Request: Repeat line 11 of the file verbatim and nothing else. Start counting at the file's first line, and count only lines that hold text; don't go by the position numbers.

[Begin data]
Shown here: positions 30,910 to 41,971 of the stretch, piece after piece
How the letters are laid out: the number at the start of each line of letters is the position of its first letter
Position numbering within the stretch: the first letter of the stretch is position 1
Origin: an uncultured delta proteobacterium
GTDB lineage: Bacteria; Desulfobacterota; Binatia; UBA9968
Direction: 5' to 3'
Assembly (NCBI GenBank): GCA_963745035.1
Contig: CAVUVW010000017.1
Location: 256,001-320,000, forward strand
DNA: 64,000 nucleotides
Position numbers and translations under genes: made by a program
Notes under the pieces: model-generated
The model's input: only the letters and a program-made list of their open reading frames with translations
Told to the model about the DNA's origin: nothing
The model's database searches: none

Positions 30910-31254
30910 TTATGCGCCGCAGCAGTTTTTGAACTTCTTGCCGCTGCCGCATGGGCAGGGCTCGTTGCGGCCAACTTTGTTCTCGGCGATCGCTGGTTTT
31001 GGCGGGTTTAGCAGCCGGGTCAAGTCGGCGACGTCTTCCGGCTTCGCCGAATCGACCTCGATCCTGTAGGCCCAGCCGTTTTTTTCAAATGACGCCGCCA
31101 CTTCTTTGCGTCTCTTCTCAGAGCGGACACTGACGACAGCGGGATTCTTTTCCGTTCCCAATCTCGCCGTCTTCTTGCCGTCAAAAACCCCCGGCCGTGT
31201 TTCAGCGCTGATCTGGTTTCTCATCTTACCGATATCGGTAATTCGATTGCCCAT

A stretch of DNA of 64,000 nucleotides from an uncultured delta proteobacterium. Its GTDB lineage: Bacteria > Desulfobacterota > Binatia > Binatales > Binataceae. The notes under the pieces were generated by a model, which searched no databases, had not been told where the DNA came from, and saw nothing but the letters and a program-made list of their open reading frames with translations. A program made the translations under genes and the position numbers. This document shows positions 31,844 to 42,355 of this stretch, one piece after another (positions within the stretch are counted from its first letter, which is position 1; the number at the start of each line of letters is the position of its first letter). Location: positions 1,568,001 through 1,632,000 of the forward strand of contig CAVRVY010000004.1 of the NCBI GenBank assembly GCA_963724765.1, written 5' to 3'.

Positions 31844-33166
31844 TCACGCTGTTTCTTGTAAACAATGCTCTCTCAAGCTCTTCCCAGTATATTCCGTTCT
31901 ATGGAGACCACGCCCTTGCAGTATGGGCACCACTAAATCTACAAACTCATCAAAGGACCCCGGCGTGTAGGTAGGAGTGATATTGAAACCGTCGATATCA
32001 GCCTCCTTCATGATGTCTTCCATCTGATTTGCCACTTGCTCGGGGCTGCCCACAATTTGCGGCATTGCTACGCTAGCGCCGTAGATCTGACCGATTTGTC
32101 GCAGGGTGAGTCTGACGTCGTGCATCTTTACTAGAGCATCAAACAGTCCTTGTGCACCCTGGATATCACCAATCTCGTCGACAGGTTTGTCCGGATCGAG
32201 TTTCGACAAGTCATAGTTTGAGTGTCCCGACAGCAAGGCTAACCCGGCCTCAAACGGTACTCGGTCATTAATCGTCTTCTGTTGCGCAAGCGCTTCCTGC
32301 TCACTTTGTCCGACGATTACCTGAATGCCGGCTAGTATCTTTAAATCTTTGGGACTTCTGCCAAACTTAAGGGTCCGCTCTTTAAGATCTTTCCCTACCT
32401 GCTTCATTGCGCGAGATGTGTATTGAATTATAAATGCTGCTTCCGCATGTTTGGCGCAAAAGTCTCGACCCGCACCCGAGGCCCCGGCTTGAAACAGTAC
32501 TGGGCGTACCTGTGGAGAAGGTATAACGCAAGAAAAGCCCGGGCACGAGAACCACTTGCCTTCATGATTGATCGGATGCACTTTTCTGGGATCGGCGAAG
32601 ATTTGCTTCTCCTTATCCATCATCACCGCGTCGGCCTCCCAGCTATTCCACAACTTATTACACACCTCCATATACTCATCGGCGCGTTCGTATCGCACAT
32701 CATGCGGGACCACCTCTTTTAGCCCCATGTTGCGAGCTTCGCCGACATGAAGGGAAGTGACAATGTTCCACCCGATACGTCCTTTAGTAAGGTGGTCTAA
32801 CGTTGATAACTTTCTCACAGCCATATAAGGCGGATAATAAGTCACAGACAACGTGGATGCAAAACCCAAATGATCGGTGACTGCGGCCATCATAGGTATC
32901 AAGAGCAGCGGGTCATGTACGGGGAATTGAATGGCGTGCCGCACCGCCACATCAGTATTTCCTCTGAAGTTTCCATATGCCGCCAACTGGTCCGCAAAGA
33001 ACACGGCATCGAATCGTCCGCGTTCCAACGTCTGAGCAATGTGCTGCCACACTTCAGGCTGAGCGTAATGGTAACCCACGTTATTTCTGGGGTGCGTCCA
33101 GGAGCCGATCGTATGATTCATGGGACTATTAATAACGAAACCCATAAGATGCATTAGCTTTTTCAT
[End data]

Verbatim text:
Position numbers and translations under genes: made by a program